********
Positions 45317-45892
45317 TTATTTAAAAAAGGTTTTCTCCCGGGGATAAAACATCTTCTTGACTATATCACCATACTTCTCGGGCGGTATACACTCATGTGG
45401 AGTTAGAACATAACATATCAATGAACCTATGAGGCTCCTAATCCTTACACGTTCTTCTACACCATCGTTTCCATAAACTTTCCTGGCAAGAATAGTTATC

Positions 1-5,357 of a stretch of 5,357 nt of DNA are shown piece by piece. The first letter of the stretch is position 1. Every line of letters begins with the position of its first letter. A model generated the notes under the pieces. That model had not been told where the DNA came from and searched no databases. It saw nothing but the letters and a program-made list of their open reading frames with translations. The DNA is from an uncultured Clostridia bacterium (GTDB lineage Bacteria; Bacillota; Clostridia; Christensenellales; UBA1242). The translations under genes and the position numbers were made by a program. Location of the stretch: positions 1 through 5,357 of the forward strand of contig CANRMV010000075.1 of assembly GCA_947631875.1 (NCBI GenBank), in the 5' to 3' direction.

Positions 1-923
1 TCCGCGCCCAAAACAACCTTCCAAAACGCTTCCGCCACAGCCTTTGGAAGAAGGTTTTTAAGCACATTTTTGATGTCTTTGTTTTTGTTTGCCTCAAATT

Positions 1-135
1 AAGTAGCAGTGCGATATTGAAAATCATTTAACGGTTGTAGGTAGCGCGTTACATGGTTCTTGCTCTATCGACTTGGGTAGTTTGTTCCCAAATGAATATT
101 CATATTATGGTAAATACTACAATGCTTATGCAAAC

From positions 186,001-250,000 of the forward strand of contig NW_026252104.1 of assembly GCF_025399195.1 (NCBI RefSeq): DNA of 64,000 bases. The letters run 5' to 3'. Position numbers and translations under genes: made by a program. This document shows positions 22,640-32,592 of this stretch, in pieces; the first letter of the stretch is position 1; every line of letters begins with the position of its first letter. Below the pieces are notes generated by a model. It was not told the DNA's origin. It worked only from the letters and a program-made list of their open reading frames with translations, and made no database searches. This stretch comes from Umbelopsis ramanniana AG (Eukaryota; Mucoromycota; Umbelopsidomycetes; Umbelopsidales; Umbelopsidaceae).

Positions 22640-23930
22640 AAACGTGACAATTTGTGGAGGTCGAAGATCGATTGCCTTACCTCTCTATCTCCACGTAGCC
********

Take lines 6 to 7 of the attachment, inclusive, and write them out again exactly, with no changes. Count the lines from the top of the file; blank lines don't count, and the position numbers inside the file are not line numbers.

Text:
1 TCCGCGCCCAAAACAACCTTCCAAAACGCTTCCGCCACAGCCTTTGGAAGAAGGTTTTTAAGCACATTTTTGATGTCTTTGTTTTTGTTTGCCTCAAATT

Positions 1-135